- The Editors reserve the right to modify manuscripts that have successfully passed through the peer-review process, to bring them in conformity with the house style, to improve accuracy, to eliminate mistakes and ambiguity, and to bring the manuscript in line with the tenets of plain legal language.
Publication Ethics and Publication Malpractice Statement of the De Jure Law Journal
Authors should observe high standards with respect to publication ethics as set out in the guidelines adopted by the Committee on Publication Ethics (COPE), https://publicationethics.org/retraction-guidelines). Any cases of ethical misconduct will be treated very seriously and will be dealt with in accordance with these guidelines.
In the event that the De Jure Law Journal publisher or editors are made aware of any allegation of research misconduct, the publisher or editor will investigate and act upon such allegations.
When information comes to the attention of the publisher or editors of the De Jure Law Journal that requires the retraction or correction of a published article, the matter must be investigated and acted upon appropriately. The De Jure Law Journal is committed to publishing corrections, clarifications, retractions and apologies when so required, in the issue immediately following, in line with COPE guidelines.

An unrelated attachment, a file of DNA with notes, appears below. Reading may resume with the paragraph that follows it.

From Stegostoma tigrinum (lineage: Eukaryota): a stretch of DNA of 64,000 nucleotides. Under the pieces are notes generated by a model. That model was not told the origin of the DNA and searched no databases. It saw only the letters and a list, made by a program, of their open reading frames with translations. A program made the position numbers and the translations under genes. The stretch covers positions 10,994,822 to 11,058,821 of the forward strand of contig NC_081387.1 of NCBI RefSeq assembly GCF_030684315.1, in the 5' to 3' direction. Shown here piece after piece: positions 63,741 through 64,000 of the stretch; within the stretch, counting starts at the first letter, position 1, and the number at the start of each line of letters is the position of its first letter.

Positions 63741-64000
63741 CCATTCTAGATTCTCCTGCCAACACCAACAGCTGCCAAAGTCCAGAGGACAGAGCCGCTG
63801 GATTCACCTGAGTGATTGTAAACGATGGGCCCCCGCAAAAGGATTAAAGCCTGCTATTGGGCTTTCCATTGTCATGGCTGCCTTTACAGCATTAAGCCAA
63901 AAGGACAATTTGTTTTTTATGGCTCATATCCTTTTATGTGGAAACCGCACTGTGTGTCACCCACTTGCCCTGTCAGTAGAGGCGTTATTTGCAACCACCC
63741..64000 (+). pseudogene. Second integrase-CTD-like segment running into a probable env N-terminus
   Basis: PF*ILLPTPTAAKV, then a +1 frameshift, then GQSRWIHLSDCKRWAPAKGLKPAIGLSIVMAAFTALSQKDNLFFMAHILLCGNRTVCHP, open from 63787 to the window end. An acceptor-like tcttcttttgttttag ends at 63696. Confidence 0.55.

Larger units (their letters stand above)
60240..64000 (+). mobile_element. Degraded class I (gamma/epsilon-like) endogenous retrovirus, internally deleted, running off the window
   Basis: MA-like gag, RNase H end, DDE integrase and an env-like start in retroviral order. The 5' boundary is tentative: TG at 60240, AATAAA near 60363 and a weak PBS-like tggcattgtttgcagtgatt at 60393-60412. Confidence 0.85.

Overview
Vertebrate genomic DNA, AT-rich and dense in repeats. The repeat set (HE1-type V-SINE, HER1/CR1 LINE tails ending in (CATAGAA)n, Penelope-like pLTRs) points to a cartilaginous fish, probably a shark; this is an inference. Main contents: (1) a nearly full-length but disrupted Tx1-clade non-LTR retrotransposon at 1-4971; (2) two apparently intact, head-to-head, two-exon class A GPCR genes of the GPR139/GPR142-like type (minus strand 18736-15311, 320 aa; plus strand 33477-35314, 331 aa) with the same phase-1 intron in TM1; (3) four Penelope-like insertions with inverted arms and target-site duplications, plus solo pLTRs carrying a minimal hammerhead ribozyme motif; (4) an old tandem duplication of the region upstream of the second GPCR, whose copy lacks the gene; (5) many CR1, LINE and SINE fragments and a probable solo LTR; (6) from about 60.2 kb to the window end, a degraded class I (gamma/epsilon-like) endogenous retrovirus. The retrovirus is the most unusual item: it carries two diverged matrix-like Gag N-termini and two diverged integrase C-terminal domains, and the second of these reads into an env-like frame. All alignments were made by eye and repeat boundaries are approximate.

Conflict of Interest
Authors should declare if they consider that they may be reasonably perceived to have a conflict of interest in respect of the content of the manuscript they submit. The ground for the potential perception of a conflict of interest must be acknowledged in the manuscript.
Editors must refrain from participating in the selection of articles about which they may reasonably be perceived to have a conflict of interest.
External reviewers are expected to refrain from participating in the selection of articles about which they may be reasonably perceived to have a conflict of interest.
The Committee on Publication Ethics (COPE) states in its Guidelines on Good Publication Practice (2003) as follows:
‘Conflicts of interest arise when authors, reviewers, or editors have interests that are not fully apparent and that may influence their judgments on what is published. They have been described as those which, when revealed later, would make a reasonable reader feel misled or deceived.’
Conflict of interest include any personal involvement in a case or other matter related to a manuscript under consideration for publication that may reasonably perceived to lead to bias, such as having a meaningful financial interest in a related matter, having received funding, having an interest in the outcome of a case being discussed in a manuscript, or having a personal relationship.
Published editions of the De Jure Law Journal may be archived by various third party content providers, including the National Library of South Africa.
This work is licensed under a Creative Commons Attribution 4.0 International License (CC BY 4.0)